The normal route from Italy is a big route in itself and we wanted to get all the 2700 vertical meters down to the valley. We got of the glacier just when it got dark and stopped to melt some water. The rest of the descent with headlamps was hard for tiered legs, but we made it all the way down. And a BIG thanks to Joacim for driving throw the tunnel to pick us up!

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Guiding Mont Blanc

On the Bosses ridge with the shadow of Mont Blanc behindSept 17. 2010

On September 4.-9. I had two Norwegians for a 6 days Mont Blanc program through my company Breogfjell. We acclimatized in the Aiguille du Tour area in perfect weather. But on the 4. day it started to snow and rain and the forcast for the summit day didn’t look to good. We considered different alternatives, but the weather looked bad for most of the central Alpes so we decided to try Mont Blanc. We walked to Tete Rousse hut on day 5 and started at nigth from there in light snowfall. Everything went as planed, the weather just got better and we toped out around 09.00 as first party that day.


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Per Magne on GrandCapucin

Sept 4.2010

After a summer with two much work in Norway I traveled to the Alpes on August 8. for some work and hopefully some climbing on my own. First I traveled to Valais to do a couple of recognition climbs for guiding later in the month. Then I traveled to Chamonix to climb for a week with Trym. But the day Trym arrived it started to rain in town and snow up high and the forecast said it would be like that for 4 days all over the Central Alpes. We packed rope and quickdraws, and together with some friends left Cham and drove down to Ceüse. There, the weather was better but for a mountain guide who mainly been walking and climbing grade 3 all summer, everything but the approach felt very steep.

When weather looked better for the Alpes we went back to Chamonix, there it had snowed  around 50 cm at 3000 meters, but after some days of good weather we hoped that it had melted enough and headed up to the Enveres hut. But we were to early and everything was still wet. Trym went home and the last day before I started working I teamed up with Ole Kristian and Steinar for a day at the south face of Midi. Weather was not very good, light snowfall at times and forecast said thunderstorm in early afternoon so we did Rebuffat to be sure to get up before the weather came. All of us had done the route before, but it was nice to finally do some climbing in the mountains and we had a very fun day, specially at the belays…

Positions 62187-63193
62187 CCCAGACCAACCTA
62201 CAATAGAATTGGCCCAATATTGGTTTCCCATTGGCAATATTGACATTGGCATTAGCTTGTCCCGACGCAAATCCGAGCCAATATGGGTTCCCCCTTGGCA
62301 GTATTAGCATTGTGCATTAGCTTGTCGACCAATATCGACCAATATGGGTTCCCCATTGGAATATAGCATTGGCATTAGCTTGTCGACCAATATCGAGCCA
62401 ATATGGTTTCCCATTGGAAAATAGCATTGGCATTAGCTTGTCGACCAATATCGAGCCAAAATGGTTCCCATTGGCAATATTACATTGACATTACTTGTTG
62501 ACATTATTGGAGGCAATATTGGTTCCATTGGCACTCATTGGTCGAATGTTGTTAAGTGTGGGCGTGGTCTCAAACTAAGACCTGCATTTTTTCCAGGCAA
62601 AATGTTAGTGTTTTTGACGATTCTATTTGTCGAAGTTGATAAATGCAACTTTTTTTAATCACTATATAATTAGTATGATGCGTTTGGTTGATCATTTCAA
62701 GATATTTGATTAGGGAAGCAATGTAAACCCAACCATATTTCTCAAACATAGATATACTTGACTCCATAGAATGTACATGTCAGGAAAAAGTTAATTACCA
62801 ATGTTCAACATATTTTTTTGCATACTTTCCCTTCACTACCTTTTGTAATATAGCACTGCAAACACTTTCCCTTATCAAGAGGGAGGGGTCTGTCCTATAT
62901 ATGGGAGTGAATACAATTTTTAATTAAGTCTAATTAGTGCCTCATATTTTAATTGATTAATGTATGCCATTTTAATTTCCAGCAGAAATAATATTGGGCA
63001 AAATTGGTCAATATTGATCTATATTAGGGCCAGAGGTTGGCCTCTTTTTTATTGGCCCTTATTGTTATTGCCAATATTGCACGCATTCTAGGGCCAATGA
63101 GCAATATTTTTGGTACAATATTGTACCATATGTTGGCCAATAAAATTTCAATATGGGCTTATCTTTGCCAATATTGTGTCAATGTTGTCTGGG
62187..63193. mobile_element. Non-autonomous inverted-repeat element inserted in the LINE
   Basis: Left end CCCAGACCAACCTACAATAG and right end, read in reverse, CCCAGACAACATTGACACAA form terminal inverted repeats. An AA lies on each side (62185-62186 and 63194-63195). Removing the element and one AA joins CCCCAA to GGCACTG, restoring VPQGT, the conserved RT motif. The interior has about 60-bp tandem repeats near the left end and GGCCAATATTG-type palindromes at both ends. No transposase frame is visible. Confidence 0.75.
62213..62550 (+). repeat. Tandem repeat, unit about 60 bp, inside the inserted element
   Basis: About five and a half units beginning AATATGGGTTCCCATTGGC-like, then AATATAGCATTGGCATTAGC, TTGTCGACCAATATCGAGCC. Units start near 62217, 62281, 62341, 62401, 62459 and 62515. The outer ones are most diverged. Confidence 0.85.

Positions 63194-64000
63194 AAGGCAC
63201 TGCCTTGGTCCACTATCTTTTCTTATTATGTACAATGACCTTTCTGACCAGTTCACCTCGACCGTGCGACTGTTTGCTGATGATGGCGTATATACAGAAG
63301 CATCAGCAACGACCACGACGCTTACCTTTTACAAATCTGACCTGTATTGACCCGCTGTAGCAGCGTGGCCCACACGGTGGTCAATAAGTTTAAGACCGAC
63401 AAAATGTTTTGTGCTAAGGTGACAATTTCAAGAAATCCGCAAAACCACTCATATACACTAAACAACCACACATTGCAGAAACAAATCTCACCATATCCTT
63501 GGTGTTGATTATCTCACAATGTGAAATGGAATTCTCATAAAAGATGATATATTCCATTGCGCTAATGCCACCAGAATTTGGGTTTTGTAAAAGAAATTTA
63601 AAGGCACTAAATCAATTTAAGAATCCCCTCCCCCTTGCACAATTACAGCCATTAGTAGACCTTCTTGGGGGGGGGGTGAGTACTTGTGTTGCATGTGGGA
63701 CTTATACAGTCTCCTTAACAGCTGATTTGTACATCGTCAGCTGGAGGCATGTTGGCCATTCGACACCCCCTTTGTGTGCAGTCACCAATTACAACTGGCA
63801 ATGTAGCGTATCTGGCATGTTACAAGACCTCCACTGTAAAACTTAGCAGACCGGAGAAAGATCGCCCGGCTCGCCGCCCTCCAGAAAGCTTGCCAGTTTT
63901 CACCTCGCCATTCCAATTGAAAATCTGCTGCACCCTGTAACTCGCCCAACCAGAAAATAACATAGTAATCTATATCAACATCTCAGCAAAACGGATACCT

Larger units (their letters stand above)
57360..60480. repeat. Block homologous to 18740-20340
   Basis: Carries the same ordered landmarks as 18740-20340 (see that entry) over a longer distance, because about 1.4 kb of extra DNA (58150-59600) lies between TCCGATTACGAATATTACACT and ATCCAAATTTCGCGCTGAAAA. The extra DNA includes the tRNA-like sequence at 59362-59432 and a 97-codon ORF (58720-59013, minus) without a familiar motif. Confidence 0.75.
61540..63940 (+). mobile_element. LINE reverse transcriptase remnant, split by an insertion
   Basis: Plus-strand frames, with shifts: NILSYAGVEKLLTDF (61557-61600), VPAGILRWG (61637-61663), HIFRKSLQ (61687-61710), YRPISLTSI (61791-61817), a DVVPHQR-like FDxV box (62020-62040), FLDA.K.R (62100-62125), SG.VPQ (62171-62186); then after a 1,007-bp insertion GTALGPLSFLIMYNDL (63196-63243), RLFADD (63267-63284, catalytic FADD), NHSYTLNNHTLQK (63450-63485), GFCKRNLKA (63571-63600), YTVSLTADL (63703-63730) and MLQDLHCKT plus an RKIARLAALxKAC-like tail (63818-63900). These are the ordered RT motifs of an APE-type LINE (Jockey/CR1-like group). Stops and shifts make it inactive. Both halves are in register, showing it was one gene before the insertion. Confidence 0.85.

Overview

On August 21. I started a 6 days Matterhorn program with two Norwegians – Tone and Knut Johan Stenerud. First we had three days in Saastal with some rock climbing on Dri Horlini and a ascent of Weissmies (4017m). In the afternoon on the third day we traveled to Zermatt, there we did Breithorn (4164m) the next day. All week it was very uncertain about how conditions would be on Matterhorn. The big snowfall a week earlier had left around 60cm of snow at the Hörnli hut and a lot more on the mountain. It was melting every day, but we didn’t know if it would be enough. But with the good weather forecast we decided to try. On Matterhorn the guide:client ratio is 1:1 so Rok Zalokar, my Slovenian friend and guide joined us for the ascent. I started early from Zermatt on the 25. to climb a little higher then the Hörnli to check out conditions. I turned back at the Shoulder at 4200m, up to there conditions were good but above it looked like it was a lot of snow. As always on the Hörnli hut, “breakfast” is served at 04.00 and all guided parties start at 04.20. The ascent went OK, some queuing the first hour and the normal chaos on the fixed ropes up high. We summited 08.30 in blue sky and perfect weather. On the descent it was even more chaos than on the ascent but below the Shoulder everything went smoothly and we were at the hut again before 13.00.

After Matterhorn I traveled back Chamonix for some climbing in the mountains. But the weather was not the best and I just ended up rock climbing close to Sallanches and in Italy. When it finally cleared again Per Magne and I had two great days on the granite. The first day we climbed on the south face of Pointe Lachenal and the next day we wanted to try Grand Capucin. Capucin is not a very high summit, but on of the most impressing granite towers in the Mont Blanc massif. The 400 meter high east face has the most challenging routes, we climbed a combination of Voie des Suisses and O Sole Mio on the South face, mostly grade 5 with some pitches of 6. It was for sure on of my best days of rock climbing in the Alpes! Now I start 6 days of work in Chamonix and we hope to climb Mont Blanc.


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Above the clouds on Storen 2010-07-04After alpine climbing and skiing a lot this winter and spring it was nice to have three weeks off from guiding in late May and early June. I was rock climbing most of the time, first in the in eastern part of Norway, then Bohuslan and a short trip to Peak District in England to try out the grit stone.